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Cutting-edge technologies for low-carbon production

Published on March 27, 2024

3 minutes


Air Liquide is firmly committed to decarbonizing its own production methods, with the aim of significantly lowering its CO2 emissions by 2025 and reducing them by a third by 2035(1). The Group is therefore developing solutions to improve the industrial and energy efficiency of its Air Separation Units (ASUs) and its low-carbon hydrogen production processes.


More efficient Air Separation Units

In the Tianjin basin in China, Air Liquide has operated four ASUs supplying industrial gases to the healthcare and industrial sectors for more than 20 years. In 2023, the Group invested 60 million euros in a transformation project to reduce the carbon footprint of two of these ASUs, as part of a long-term contract with Tianjin Bohua Yongli Chemical Industry Co., Ltd. The aim is to adapt these plants to run on electricity instead of steam, thereby reducing annual CO2 emissions by 370,000 tonnes. This is equivalent to the electricity-related emissions of more than one million Chinese households.

Toward very large-scale, low-carbon hydrogen production

Air Liquide has also established itself as a leader in autothermal reforming (ATR) technology, an efficient large-scale solution to produce low-carbon hydrogen, with 70 years of experience. When ATR is combined with carbon capture technology, it can achieve higher energy efficiency with lower investments and a simplified production process to facilitate the capture of up to 99% of CO2 emissions in highly integrated industrial facilities. The Group will use this technology as part of a pilot project with INPEX Corporation, a Japanese energy company, to produce low-carbon hydrogen and ammonia.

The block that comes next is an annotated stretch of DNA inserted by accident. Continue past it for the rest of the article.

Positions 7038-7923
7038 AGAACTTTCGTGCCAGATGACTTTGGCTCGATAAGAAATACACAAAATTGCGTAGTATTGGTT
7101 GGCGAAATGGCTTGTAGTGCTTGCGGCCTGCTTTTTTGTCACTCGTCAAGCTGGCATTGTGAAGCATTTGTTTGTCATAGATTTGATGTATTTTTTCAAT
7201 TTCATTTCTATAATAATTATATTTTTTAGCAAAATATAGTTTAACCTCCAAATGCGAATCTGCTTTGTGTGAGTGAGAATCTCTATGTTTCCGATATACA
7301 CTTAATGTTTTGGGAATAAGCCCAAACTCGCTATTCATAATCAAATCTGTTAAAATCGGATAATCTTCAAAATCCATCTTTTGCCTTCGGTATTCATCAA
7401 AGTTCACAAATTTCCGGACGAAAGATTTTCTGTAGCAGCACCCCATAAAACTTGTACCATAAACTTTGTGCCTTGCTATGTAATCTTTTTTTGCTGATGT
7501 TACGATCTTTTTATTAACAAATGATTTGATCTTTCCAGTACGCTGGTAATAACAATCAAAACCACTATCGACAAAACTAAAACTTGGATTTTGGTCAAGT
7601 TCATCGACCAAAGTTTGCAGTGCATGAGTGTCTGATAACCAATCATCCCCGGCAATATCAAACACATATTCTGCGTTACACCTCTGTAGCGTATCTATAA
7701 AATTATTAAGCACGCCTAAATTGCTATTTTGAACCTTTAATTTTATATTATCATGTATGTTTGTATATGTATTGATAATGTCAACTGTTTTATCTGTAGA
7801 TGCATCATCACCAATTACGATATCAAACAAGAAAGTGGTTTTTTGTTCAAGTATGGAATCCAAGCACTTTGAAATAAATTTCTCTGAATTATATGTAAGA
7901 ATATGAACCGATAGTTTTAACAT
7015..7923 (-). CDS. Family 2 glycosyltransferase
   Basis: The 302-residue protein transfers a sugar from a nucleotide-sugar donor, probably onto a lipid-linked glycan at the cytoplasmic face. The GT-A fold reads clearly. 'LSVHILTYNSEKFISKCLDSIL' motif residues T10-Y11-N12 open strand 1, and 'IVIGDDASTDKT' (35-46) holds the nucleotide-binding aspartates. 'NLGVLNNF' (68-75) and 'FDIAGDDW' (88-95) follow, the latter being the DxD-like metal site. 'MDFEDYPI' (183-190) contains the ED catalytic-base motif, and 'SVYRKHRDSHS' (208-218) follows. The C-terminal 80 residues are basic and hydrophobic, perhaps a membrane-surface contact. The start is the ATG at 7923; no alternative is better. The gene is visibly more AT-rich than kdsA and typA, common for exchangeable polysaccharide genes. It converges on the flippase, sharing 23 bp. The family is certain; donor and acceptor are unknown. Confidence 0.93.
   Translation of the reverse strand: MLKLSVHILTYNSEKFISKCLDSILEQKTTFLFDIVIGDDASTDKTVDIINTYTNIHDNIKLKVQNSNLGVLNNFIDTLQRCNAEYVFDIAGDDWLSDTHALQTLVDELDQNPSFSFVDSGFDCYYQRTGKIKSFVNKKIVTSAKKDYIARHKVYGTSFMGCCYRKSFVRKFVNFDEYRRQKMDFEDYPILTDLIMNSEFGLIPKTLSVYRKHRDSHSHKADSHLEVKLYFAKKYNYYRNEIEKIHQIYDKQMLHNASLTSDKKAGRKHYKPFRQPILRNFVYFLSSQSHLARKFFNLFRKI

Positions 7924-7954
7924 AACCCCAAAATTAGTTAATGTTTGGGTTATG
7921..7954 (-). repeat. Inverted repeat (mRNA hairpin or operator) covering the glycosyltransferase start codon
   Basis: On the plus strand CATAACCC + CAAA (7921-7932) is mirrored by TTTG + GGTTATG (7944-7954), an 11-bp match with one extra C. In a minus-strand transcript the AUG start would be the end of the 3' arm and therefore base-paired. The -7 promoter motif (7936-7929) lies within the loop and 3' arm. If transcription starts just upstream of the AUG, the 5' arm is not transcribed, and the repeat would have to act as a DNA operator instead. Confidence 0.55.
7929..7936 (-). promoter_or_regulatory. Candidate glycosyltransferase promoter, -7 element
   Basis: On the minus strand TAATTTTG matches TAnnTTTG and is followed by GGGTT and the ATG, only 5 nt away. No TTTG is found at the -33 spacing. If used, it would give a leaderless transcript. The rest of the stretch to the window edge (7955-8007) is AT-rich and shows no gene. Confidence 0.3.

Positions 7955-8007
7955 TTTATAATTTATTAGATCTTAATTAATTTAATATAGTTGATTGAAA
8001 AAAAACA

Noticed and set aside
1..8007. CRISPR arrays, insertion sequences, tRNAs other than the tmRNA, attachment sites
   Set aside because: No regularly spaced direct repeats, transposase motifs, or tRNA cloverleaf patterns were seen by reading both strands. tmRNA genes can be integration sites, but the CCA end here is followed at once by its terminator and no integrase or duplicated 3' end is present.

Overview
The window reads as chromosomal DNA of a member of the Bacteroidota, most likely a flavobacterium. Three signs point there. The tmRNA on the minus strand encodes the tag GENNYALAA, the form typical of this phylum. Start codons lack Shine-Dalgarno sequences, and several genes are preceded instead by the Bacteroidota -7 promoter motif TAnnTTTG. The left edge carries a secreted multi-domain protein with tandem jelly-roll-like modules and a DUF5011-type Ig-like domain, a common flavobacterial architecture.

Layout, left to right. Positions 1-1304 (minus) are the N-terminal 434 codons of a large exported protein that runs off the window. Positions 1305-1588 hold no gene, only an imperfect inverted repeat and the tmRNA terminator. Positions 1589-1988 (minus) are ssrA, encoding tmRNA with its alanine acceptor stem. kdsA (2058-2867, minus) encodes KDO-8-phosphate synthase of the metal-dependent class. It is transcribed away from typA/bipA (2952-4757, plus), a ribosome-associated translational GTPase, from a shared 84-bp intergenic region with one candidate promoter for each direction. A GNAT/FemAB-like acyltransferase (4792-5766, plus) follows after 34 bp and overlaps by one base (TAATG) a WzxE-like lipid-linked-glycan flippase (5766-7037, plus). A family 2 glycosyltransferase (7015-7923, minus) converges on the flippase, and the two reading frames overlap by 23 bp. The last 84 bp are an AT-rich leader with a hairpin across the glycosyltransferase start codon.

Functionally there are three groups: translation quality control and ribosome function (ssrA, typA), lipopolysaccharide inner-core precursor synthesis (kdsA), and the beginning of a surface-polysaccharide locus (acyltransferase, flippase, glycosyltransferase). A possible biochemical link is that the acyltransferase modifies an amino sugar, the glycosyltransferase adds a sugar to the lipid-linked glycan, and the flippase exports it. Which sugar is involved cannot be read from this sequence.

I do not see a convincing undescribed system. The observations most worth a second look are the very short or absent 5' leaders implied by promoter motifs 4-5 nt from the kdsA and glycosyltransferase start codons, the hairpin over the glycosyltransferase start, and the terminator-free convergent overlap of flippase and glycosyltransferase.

At the same time, Air Liquide is working with KBR to develop technological solutions integrating the ATR process to produce low-carbon ammonia and low-carbon hydrogen. The solutions provided will contribute to the development of a global low-carbon hydrogen market as hydrogen, when transformed into ammonia, can be easily transported over long distances.

In addition, the Group is building an ammonia cracking pilot unit in Antwerp in Belgium, using innovative technology to transform ammonia into hydrogen with a reduced environmental impact. This initiative will make it easier to transport hydrogen and contribute to the development of hydrogen as a key enabler of the energy transition.

"I firmly believe that technology will play a key role in the decarbonization of industry and mobility. That’s why we keep developing solutions that address our customers’ environmental challenges as well as our own climate objectives. Not only do we have the right technologies, but our teams have the skills and the execution capabilities to deliver them.”

Philippe Merino

Group Vice President supervising Engineering & Construction at Air Liquide

(1) Compared to 2020.

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